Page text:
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YouTube competitor Vessel is now available for $2.99 a month

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Users of the subscription streaming service can watch advance videos from viral stars

Vessel, the subscription streaming service created by Hulu's ex-CEO, is now available to the public. Around a year ago, Jason Kilar and Rich Tom abandoned their positions as Hulu's CEO and chief technical officer to begin building Vessel with the goal of harnessing the financial power of viral video stars.

Videos posted to Vessel will only be exclusive for three days

For $2.99 a month, Vessel users can watch advance episodes of web shows from stars like fashion blogger Ingrid Nilsen and parody comic Shane Dawson. Videos posted to Vessel won't be available anywhere else for 72 hours — a time slot the creators can extend if they want to.

The service began courting content from video creators last month, with plans to launch publicly once their content was flush enough to warrant a fee. In addition to the subscription service, Vessel will let users watch videos from sites like CollegeHumor and Funny Or Die for free.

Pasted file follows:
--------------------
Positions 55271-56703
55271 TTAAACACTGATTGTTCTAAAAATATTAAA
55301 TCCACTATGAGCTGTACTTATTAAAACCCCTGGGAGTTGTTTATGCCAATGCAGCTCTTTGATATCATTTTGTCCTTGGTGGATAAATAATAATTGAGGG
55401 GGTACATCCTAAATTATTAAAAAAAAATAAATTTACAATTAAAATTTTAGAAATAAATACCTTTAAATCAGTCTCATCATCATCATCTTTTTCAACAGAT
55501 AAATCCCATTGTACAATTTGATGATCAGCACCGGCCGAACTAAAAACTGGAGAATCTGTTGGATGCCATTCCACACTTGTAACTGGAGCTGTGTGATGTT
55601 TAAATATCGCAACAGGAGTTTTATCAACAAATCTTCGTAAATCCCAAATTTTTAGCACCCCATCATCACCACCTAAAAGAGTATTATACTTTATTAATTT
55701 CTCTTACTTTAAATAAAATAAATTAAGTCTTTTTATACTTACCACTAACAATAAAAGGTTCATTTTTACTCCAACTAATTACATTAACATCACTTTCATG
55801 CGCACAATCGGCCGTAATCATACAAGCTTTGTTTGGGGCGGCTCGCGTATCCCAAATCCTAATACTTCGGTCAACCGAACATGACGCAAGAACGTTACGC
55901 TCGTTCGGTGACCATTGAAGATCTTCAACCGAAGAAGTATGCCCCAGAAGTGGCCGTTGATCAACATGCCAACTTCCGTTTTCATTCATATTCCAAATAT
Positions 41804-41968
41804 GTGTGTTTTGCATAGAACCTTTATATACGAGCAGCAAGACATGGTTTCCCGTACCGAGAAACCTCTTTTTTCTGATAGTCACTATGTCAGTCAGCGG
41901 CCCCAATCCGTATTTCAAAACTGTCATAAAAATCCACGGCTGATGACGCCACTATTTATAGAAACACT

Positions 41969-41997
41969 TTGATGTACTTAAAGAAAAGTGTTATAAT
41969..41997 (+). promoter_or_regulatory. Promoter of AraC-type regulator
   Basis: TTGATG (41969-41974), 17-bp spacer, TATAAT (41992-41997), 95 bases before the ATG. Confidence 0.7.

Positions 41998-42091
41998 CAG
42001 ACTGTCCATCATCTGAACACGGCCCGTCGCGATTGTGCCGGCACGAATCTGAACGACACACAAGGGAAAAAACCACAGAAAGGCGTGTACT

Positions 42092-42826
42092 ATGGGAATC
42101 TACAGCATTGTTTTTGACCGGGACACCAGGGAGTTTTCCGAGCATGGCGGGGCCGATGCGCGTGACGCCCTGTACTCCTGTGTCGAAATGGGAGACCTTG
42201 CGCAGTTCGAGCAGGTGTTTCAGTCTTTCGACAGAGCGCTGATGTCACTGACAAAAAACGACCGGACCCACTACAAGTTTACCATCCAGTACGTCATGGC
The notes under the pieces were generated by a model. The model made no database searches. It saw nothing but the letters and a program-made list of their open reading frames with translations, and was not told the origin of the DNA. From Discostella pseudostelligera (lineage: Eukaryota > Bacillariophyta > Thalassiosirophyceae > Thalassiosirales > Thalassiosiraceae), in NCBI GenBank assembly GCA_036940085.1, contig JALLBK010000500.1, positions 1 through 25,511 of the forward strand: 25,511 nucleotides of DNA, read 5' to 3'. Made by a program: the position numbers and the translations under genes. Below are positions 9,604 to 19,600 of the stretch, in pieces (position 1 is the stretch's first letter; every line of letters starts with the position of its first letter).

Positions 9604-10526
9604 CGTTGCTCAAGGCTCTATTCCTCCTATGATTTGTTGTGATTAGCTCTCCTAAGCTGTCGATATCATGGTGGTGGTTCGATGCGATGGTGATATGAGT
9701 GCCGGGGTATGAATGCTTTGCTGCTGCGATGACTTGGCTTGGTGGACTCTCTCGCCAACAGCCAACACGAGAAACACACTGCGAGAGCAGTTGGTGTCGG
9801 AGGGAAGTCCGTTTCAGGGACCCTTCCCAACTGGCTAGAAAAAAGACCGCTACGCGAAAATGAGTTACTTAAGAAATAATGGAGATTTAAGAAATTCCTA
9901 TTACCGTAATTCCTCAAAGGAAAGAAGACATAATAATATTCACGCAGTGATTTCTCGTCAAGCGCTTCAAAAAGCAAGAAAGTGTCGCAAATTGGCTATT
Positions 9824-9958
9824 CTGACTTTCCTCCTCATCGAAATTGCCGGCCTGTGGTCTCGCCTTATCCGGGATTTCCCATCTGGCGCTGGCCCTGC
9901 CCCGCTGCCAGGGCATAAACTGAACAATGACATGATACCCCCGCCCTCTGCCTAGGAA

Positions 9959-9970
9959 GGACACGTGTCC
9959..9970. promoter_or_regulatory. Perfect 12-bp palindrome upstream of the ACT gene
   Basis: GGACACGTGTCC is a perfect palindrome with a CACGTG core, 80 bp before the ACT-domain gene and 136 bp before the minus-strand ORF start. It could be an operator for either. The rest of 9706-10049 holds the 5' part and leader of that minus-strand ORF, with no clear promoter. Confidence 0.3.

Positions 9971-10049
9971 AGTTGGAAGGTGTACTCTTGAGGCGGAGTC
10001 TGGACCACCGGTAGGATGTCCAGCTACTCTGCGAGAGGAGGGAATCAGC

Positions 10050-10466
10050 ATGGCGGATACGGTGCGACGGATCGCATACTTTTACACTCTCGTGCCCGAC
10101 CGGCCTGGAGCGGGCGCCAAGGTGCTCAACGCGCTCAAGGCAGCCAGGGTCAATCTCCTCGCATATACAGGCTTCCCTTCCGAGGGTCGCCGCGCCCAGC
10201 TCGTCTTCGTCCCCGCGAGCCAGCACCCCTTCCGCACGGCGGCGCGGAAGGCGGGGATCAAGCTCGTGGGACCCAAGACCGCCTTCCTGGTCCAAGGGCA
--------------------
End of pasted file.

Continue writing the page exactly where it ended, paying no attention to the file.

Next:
YouTube, where most of these shows are currently hosted, takes a 45 percent cut of the advertising revenue generated by its users. Vessel, on the other hand, is offering creators 70 percent of all ad revenue and 60 percent of subscription revenue. YouTube, unsurprisingly, is worried about Vessel swiping its creators, and has moved quickly to sign new deals with its big stars as well as offer bonuses, The Wall Street Journal reports.

These YouTube stars won't appeal to everyone — many people won't even know who they are — but their fanbases are formidable. Nilsen and Dawson both have several million subscribers, and PewDiePie, YouTube's most popular content creator, has nearly 34 million. Last month, Kilar called Vessel "a missing piece in the ecosystem," claiming fans will be willing to pay to see videos before anyone else can.

PewDiePie might not appeal to you

It remains to be seen whether Vessel's relatively small three-day exclusivity window will be enough to entice fans to pay, when they can always wait the length of a long weekend and watch the videos for free. There is also currently no system in place to prevent users from ripping Vessel videos and posting them to free sites — for now, the company is betting on the morality of its largely teenage target audience.

Vessel is offering a one-month free trial for new users on the web and iOS. An Android app is in the works.